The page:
Don that rain gear, Ucluelet has yet another reason to venture outdoors during the rainy season. Typically known as a wave-watching destination during the infamous winter storm season, the rugged and rocky coastline is the perfect playground for the waves to crash against. This creates the wild and powerful displays of water vs. land that draws tourists out during the offseason. Nearly anywhere along the shore guarantees a show. However, there is a spot in particular that provides a spectacular scene that is even more unique compared to the rest. It is a hotspot for those winter warriors keen on seeing Mother Nature at her finest: the Ucluelet Blowhole. Even those not so keen on being outdoors in less-than-perfect weather will be inclined give this spot a go.
Geologically speaking, a blowhole is created as a sea cave grows landward and upward, creating a vertical shaft. This typically occurs in areas where there are crevices in rocks along the coast, such as on islands and along fault lines. Sound familiar? Once the tube has been exposed to the surface, it creates a bottleneck pressure system. As the waves pound the coast, water is forced through the tunnel and gushes out the top. Some of the most famous blowholes in the world are located on Maui in Hawaii, Kudawella in Sri Lanka and on Savai’i Island in Samoa.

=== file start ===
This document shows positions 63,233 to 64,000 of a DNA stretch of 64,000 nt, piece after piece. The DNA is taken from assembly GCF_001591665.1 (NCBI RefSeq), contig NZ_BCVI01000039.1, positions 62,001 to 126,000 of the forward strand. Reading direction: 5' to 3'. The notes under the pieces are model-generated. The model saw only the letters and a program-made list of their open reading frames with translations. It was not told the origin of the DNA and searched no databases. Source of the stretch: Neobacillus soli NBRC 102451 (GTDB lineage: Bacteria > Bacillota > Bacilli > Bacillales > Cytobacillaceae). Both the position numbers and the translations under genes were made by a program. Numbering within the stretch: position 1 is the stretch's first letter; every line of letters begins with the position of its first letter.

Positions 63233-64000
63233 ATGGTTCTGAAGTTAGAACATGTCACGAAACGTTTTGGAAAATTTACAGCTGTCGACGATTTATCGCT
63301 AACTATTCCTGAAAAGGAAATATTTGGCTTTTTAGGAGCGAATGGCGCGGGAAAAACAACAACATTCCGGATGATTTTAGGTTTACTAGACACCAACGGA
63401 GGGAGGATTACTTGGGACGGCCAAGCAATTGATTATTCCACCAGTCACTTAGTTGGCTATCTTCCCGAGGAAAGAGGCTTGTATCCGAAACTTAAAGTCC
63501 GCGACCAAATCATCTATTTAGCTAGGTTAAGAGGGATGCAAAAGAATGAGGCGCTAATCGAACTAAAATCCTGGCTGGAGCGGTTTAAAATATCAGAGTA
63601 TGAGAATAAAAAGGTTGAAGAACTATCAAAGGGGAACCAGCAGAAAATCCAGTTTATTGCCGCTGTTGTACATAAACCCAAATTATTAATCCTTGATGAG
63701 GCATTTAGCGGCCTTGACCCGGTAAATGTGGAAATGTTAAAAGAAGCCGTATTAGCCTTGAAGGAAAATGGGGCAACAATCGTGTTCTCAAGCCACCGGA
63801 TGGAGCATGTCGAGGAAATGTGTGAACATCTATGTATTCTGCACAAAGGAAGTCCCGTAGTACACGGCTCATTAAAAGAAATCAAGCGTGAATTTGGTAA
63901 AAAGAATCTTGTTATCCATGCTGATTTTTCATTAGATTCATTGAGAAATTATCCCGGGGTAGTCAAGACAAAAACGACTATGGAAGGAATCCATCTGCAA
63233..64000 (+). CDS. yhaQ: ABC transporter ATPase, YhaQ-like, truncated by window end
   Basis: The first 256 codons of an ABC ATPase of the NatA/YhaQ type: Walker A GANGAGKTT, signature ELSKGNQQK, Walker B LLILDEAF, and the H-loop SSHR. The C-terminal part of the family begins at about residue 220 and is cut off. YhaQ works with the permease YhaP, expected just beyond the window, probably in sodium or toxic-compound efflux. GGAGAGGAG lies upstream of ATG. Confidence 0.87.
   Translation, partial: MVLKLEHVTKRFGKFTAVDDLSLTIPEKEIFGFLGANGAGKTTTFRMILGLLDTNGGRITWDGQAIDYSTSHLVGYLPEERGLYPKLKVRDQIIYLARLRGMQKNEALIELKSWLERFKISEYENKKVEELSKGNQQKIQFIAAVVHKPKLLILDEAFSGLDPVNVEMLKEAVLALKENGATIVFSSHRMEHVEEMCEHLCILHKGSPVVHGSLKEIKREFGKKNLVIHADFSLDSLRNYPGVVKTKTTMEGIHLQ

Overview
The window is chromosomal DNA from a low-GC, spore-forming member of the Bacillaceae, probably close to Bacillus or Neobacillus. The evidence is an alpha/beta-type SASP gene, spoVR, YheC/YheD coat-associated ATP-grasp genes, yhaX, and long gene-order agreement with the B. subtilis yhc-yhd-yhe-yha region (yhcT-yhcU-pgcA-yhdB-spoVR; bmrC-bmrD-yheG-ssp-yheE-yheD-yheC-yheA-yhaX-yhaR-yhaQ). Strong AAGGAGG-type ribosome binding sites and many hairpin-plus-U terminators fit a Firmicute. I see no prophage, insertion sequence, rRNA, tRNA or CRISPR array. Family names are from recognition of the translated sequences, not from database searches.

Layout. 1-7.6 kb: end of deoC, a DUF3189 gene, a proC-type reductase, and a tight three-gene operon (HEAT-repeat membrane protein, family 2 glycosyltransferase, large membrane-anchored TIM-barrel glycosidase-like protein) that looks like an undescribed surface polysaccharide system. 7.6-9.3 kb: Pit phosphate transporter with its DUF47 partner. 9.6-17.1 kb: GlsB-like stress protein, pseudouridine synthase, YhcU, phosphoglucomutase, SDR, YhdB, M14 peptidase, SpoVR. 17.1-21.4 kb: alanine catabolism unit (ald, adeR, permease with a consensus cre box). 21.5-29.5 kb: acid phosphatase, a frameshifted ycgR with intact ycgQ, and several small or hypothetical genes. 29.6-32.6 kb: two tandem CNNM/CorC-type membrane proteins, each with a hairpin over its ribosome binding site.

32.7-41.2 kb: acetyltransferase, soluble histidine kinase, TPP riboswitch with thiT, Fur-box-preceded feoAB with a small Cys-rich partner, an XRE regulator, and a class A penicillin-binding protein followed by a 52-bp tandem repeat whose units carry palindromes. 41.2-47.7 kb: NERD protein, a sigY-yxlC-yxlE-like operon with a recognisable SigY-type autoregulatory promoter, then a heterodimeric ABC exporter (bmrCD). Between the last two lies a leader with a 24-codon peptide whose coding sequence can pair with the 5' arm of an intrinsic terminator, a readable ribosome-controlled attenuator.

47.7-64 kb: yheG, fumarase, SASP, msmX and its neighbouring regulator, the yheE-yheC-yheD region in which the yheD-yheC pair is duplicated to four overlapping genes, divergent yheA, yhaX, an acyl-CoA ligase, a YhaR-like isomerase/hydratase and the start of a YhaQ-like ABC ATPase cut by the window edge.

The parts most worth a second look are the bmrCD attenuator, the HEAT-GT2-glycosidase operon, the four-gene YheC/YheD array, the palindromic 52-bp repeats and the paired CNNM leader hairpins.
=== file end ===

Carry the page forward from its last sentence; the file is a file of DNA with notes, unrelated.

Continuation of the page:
The Ucluelet Blowhole is unique in the area and many will attest to needing to go see it first-hand. A convenient 5-or-so minute drive outside of Ucluelet, close to Hardy Road, a short trail will take show-seekers to Ucluth (aka. Fletchers) Beach. This is home to the infamous Ukee landmark. Anyone having trouble locating the trail can often just pause for a moment and listen: the force of the wave moving through the tunnel creates a thunderous sound, audible from a distance away. This earned the blowhole its nickname, the Talking Rocks. An incredible feat of Mother Nature, the blowhole gives even more cause to celebrate a stormy day. In fact, the stormier the day, the more brilliant the results; just be sure to stand back as the wave roars its way through the rocks and explodes into salty spray.
Contributed by: Laurissa Cebryk
Photos by: Keira Morgan